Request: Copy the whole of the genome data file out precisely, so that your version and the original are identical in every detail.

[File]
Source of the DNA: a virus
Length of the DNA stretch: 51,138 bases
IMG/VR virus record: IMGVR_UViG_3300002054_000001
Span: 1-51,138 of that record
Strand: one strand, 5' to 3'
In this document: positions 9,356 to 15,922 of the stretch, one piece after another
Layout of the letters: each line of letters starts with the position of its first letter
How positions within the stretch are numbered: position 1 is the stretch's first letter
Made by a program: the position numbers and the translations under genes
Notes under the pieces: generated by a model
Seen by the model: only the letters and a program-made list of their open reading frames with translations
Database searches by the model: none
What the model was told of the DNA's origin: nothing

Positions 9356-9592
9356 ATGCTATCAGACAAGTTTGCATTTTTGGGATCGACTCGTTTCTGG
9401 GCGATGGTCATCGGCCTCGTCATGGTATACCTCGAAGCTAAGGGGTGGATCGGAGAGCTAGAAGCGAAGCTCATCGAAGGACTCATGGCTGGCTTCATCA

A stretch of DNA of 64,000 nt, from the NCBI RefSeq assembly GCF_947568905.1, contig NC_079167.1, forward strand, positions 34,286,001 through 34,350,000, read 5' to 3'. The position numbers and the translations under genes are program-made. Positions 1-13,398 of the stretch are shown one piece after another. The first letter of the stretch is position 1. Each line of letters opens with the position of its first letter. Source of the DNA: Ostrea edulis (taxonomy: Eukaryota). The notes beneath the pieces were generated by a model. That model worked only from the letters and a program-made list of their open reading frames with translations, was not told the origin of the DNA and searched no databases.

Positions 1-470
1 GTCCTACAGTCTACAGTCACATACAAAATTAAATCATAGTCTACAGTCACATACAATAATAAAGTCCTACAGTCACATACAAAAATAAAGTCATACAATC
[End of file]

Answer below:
Source of the DNA: a virus
Length of the DNA stretch: 51,138 bases
IMG/VR virus record: IMGVR_UViG_3300002054_000001
Span: 1-51,138 of that record
Strand: one strand, 5' to 3'
In this document: positions 9,356 to 15,922 of the stretch, one piece after another
Layout of the letters: each line of letters starts with the position of its first letter
How positions within the stretch are numbered: position 1 is the stretch's first letter
Made by a program: the position numbers and the translations under genes
Notes under the pieces: generated by a model
Seen by the model: only the letters and a program-made list of their open reading frames with translations
Database searches by the model: none
What the model was told of the DNA's origin: nothing

Positions 9356-9592
9356 ATGCTATCAGACAAGTTTGCATTTTTGGGATCGACTCGTTTCTGG
9401 GCGATGGTCATCGGCCTCGTCATGGTATACCTCGAAGCTAAGGGGTGGATCGGAGAGCTAGAAGCGAAGCTCATCGAAGGACTCATGGCTGGCTTCATCA

A stretch of DNA of 64,000 nt, from the NCBI RefSeq assembly GCF_947568905.1, contig NC_079167.1, forward strand, positions 34,286,001 through 34,350,000, read 5' to 3'. The position numbers and the translations under genes are program-made. Positions 1-13,398 of the stretch are shown one piece after another. The first letter of the stretch is position 1. Each line of letters opens with the position of its first letter. Source of the DNA: Ostrea edulis (taxonomy: Eukaryota). The notes beneath the pieces were generated by a model. That model worked only from the letters and a program-made list of their open reading frames with translations, was not told the origin of the DNA and searched no databases.

Positions 1-470
1 GTCCTACAGTCTACAGTCACATACAAAATTAAATCATAGTCTACAGTCACATACAATAATAAAGTCCTACAGTCACATACAAAAATAAAGTCATACAATC